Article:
Welcome to Accurate Reloading
This site is for anyone interested in reloading ammunition, varmint hunting, and target shooting. If you think that reloading your own ammunition is difficult, dangerous, time consuming and expensive, I'd like to change your mind. With the right attitude and a few simple tools, you can be up and running reloading your own ammunition with an investment of just a few hundred dollars, perhaps even less if you are a good Ebay shopper! Along the way I plan to share whatever tips I've learned, and pass on some great ideas for setting up your reloading area, building a portable reloading/shooting bench, and whatever else I think might be of interest. Please bookmark the site and come back from time to time to see what's new.
A bit about me
I've been a casual shooter and varmint hunter since the early eighties.Over the last ten years my interest in accurate shooting, particularly rifle shooting and long range varmint hunting has grown steadily. For years I resisted the urge to begin "rolling my own" ammo, thinking it would be difficult and expensive, and that it would be hard to beat the accuracy of factory ammo. That was fine when I was primarily shooting my Remington .223, since there are some outstanding factory reloads available through Ultramax and Black Hills. Once I bought my Savage 12FV in .243 Winchester, however, it became evident rather quickly that I needed to learn reloading, or I'd never be able to afford to shoot it!
After reading 'Modern Reloading' by Richard Lee, I ordered a Lee Anniversary Reloading Kit, some Lee .243 dies, bought some powder and primers from my local gun store. Why Lee? I had heard the book was well written, and it most certainly is. Also..the Lee equipment is less expensive. In very short order I was turning out VERY accurate loads, with groups routinely 1/2" or better at 100 yards. Now I'm hooked, and I hope you will be soon.
California Lead Bullet Ban
Well, it looks like California has done it again. Effective 1 July, in a huge part of the state considered to be Condor habitat, it will be illegal to hunt with lead bullets, or even posess lead ammunition while hunting. A big problem for non-reloaders, but no sweat for the reloaders among us. Too bad for rimfire shooters, though, as the ban in its original form did not include rimfires. The California Fish & Game Commission, however, decided to extend the ban to rimfires. That effectively bans all rimfires, since at the present there are no companies making non-lead ammo in 22LR, 22 Mag, 17 HMR or 17 Mach 2.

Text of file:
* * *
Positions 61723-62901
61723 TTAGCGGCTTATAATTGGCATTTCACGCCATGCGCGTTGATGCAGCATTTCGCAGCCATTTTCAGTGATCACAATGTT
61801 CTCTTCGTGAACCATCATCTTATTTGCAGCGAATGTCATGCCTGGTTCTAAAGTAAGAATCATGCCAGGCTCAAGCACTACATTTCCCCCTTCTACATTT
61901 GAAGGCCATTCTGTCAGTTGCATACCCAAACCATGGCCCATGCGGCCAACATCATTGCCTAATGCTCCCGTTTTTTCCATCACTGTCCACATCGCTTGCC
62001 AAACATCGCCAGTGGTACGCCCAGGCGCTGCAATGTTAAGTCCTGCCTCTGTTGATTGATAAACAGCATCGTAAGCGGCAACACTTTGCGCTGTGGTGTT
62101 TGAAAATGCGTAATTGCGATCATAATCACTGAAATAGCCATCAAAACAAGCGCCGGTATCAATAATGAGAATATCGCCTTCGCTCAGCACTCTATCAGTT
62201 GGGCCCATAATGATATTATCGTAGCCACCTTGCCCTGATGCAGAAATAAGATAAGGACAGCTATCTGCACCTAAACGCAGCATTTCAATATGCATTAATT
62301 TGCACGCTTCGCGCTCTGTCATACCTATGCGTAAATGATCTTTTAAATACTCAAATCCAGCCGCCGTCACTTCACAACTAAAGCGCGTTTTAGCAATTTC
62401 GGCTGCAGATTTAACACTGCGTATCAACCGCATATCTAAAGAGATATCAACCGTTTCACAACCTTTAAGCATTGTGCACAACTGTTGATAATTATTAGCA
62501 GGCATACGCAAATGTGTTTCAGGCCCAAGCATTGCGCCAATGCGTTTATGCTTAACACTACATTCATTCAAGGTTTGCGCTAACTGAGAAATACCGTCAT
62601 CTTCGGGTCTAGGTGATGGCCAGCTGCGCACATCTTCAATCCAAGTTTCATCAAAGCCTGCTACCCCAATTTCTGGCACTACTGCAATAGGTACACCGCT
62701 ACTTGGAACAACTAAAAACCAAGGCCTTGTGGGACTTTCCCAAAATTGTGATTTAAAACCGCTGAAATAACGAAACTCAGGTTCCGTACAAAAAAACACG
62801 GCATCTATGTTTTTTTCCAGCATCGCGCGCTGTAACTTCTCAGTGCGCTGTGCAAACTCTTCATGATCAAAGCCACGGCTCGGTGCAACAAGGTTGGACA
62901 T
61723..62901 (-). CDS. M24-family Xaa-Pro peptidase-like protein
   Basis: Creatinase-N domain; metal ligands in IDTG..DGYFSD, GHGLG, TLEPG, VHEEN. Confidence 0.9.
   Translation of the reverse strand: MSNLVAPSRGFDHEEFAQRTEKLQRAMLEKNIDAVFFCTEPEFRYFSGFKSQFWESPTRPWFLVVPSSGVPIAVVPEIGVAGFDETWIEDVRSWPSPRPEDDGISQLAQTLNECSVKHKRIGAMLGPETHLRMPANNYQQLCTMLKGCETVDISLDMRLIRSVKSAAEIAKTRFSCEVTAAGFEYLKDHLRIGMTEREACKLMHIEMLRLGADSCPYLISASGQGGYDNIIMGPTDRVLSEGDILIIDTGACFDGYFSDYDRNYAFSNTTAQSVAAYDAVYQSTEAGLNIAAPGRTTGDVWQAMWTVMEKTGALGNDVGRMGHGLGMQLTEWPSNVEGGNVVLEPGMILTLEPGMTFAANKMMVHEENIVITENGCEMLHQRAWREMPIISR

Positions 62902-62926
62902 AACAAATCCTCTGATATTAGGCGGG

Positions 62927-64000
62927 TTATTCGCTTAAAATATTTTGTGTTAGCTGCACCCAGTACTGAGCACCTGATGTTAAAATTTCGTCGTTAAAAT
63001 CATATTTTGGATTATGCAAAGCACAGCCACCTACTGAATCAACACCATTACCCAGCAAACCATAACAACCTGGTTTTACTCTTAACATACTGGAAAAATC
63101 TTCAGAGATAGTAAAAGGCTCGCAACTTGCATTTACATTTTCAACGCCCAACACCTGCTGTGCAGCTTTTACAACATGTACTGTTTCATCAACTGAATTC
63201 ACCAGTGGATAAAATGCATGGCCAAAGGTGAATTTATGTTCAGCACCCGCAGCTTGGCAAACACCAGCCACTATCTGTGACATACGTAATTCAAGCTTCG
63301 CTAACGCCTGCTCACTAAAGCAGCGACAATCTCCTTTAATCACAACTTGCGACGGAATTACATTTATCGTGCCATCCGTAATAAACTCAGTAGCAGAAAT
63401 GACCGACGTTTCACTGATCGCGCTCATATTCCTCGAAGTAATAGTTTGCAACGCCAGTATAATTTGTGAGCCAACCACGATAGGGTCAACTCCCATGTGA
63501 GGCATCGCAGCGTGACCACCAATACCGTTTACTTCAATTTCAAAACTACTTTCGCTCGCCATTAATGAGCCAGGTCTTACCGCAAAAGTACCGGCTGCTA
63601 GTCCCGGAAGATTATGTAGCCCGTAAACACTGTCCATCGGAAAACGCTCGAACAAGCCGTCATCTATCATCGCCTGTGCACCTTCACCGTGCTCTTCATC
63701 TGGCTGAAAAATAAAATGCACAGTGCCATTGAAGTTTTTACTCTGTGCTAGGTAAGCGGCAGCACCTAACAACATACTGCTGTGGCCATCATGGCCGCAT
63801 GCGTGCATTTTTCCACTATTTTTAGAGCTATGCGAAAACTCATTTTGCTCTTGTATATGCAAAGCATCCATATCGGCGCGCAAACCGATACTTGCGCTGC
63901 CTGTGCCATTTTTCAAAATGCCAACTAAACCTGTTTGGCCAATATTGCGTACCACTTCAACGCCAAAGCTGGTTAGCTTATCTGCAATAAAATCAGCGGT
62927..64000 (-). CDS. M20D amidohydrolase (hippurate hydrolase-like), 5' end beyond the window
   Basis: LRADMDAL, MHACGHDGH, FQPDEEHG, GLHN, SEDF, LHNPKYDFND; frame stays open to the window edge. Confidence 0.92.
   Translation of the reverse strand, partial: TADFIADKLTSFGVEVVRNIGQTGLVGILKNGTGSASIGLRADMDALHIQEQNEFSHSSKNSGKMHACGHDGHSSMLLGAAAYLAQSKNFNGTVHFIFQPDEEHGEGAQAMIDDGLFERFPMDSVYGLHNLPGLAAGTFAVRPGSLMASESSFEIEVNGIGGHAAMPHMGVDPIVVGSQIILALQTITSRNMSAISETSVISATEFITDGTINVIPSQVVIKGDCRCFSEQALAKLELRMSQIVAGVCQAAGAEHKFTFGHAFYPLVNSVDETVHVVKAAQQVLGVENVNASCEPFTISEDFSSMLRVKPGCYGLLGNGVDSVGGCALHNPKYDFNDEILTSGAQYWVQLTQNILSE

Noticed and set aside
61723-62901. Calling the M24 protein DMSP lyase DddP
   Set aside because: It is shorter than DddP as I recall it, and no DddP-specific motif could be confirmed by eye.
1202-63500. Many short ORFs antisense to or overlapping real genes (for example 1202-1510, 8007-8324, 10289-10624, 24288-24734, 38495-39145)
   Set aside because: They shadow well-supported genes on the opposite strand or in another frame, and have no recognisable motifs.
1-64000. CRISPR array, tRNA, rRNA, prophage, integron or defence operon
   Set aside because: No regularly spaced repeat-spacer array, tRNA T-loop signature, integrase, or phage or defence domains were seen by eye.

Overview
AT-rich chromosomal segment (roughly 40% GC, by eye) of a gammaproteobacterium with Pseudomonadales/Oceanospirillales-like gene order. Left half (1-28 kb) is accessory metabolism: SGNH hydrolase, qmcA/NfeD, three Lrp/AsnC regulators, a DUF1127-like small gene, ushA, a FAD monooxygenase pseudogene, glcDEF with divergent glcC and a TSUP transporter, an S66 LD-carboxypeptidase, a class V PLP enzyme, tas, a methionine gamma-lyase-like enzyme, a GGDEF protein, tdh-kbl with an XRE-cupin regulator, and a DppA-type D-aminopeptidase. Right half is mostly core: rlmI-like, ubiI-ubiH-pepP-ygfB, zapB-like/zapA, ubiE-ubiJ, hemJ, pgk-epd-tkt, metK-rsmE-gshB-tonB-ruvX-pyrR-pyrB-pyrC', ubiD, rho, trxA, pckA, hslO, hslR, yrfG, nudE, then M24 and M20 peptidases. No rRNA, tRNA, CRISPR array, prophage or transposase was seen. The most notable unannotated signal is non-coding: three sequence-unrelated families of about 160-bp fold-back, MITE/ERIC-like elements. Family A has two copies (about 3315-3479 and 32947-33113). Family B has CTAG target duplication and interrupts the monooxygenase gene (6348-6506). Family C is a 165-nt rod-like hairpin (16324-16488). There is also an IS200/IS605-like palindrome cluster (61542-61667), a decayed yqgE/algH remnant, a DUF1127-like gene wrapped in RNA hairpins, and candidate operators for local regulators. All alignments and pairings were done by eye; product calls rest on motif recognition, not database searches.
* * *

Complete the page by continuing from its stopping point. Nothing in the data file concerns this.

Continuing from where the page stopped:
Here is a link to the state webpage that covers the specifics. Including a list of manufacturers with approved non-lead ammo. Does this law affect you? Here is the link to the map of the areas considered Condor habitat.
Build your own shooting/reloading table
I am amazed at the number of shooting tables on the market today. I've seen them in catalogs at prices ranging from $75 to almost $500. While I'm sure it's a pleasure to shoot from one of the high end benches, I wouldn't want to drop the cash on one, nor would I want to assemble & disassemble one each time I repositioned. The vast majority of the lower end tables or benches are so rickety that it would be difficult to shoot accurately from them. Heck..some of them look like SPACE ALIENS! If you have a saw and a drill, or can borrow one, Here's how to make your own portable shooting and reloading bench for about $50 to $60. Start with a 3/4" plywood panel, available at Home Depot or other lumber yards for about $15. Pay a few bucks more for a birch or other nice veneer, it will look fantastic if you plan to varnish the table. The panels come 48" by 24". You will also need some wood glue, and about 15 #10 wood screws, about 1-1/4" long. Check out my video on how to build the bench using an awesome set of folding sawhorse legs that make a great shooting table. If you opt for standard banquet table legs, which are cheaper but heavier, you will need about 20" of scrap 2x4 and 4 to 6 3" lag bolts with washers and nuts to bold the 2x4s to the table top.
Shooting bench?...or SPACE ALIEN!!
A simple shooting/reloading bench
How To Build Your Own Shooting Bench
Protect Your Paint & Arms!
Here's an idea for you varmint & target shooters who occasionally have an opportunity to shoot over the hood of your truck. Check with the laws in your state, as it may be illegal to do so where you live. Anyway, to prevent scratches in your paint, or perhaps even burns from muzzle blast, pick up a soft backed throw rug. Ideally, one about 3 feet by 4 feet, with soft rubber backing like you'd find on a bathroom or kitchen rug. Regular carpet can have a rather rough backing that can scratch paint. With a knife or box cutter, make two cuts along three of the edges. Next, locate some bungee chords, preferable with plastic hooks. Cut the bungee chords to the appropriate length, pass the cut ends through the cuts, and knot. Chords on the short sides hook the rug to the wheel wells, and the long side chords secure the front edge to your grille. In a pinch, you can also toss it on the ground to use as a prone shooting mat.